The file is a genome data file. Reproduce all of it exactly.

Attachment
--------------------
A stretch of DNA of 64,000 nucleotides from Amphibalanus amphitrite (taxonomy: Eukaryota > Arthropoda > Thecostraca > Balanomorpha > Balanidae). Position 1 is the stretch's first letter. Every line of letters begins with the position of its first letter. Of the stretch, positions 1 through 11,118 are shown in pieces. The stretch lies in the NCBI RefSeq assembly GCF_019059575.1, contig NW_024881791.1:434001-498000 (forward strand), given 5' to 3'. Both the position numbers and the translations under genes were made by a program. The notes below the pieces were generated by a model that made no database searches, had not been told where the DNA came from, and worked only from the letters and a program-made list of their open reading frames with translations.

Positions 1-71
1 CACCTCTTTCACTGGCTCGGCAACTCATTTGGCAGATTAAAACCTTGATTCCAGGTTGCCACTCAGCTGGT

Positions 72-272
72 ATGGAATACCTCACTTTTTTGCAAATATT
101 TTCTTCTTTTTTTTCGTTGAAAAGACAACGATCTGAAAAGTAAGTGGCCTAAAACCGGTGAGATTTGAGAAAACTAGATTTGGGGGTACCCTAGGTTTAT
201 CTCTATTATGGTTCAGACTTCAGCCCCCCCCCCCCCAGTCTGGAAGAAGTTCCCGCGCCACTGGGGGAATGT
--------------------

A stretch of DNA of 64,000 nucleotides from Amphibalanus amphitrite (taxonomy: Eukaryota > Arthropoda > Thecostraca > Balanomorpha > Balanidae). Position 1 is the stretch's first letter. Every line of letters begins with the position of its first letter. Of the stretch, positions 1 through 11,118 are shown in pieces. The stretch lies in the NCBI RefSeq assembly GCF_019059575.1, contig NW_024881791.1:434001-498000 (forward strand), given 5' to 3'. Both the position numbers and the translations under genes were made by a program. The notes below the pieces were generated by a model that made no database searches, had not been told where the DNA came from, and worked only from the letters and a program-made list of their open reading frames with translations.

Positions 1-71
1 CACCTCTTTCACTGGCTCGGCAACTCATTTGGCAGATTAAAACCTTGATTCCAGGTTGCCACTCAGCTGGT

Positions 72-272
72 ATGGAATACCTCACTTTTTTGCAAATATT
101 TTCTTCTTTTTTTTCGTTGAAAAGACAACGATCTGAAAAGTAAGTGGCCTAAAACCGGTGAGATTTGAGAAAACTAGATTTGGGGGTACCCTAGGTTTAT
201 CTCTATTATGGTTCAGACTTCAGCCCCCCCCCCCCCAGTCTGGAAGAAGTTCCCGCGCCACTGGGGGAATGT